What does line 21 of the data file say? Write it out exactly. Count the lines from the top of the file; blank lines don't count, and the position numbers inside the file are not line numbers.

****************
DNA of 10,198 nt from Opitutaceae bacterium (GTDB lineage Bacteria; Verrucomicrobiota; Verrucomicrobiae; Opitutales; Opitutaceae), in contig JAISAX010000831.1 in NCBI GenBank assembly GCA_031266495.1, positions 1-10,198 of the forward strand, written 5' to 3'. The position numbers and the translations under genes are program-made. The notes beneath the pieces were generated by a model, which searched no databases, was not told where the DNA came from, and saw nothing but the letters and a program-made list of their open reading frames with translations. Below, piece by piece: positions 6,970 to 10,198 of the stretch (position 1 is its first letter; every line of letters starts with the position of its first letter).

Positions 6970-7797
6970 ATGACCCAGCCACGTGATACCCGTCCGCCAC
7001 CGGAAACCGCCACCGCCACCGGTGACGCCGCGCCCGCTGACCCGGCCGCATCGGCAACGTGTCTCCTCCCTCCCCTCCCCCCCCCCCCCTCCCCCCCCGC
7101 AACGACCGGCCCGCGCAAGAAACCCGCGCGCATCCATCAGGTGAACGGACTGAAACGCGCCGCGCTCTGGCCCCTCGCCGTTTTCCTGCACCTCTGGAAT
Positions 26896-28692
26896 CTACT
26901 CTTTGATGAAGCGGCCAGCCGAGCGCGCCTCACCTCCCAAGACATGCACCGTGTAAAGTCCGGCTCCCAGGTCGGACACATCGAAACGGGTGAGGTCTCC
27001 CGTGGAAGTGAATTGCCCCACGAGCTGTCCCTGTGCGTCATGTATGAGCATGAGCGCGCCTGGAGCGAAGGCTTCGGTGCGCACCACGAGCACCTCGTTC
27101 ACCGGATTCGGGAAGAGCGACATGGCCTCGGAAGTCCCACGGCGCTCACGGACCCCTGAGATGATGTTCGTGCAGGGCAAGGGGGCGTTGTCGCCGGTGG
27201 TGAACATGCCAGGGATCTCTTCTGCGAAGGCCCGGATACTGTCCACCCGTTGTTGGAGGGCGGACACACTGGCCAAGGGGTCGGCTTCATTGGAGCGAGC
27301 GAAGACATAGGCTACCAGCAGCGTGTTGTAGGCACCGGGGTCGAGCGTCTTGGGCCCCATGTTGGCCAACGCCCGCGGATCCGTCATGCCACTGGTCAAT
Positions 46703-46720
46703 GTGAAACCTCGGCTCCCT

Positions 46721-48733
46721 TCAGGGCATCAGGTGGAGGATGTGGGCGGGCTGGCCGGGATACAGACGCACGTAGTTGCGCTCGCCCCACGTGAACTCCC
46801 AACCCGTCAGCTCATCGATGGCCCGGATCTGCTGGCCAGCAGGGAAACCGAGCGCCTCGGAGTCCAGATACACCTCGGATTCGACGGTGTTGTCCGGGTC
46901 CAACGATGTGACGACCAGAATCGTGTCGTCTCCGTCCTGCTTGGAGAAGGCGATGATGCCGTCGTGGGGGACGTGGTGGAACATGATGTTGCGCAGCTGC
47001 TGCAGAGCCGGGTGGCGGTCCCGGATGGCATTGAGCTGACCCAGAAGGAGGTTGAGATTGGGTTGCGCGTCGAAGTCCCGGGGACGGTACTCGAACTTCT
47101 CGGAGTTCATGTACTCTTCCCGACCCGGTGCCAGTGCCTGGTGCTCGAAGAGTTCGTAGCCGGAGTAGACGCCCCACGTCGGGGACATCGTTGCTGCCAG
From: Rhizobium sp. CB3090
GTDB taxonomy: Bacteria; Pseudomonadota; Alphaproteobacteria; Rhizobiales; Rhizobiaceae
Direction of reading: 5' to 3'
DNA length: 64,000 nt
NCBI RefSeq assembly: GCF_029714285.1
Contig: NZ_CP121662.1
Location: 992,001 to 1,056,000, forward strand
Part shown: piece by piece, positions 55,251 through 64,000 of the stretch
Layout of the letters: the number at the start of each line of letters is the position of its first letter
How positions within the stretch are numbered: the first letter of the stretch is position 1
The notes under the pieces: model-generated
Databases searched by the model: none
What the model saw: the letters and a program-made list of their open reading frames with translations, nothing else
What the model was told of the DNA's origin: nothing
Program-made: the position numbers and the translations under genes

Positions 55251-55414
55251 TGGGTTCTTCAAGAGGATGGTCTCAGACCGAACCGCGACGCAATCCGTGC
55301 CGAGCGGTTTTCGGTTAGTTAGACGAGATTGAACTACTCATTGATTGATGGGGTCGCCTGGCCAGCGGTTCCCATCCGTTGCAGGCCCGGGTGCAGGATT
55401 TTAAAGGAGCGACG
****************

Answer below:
From: Rhizobium sp. CB3090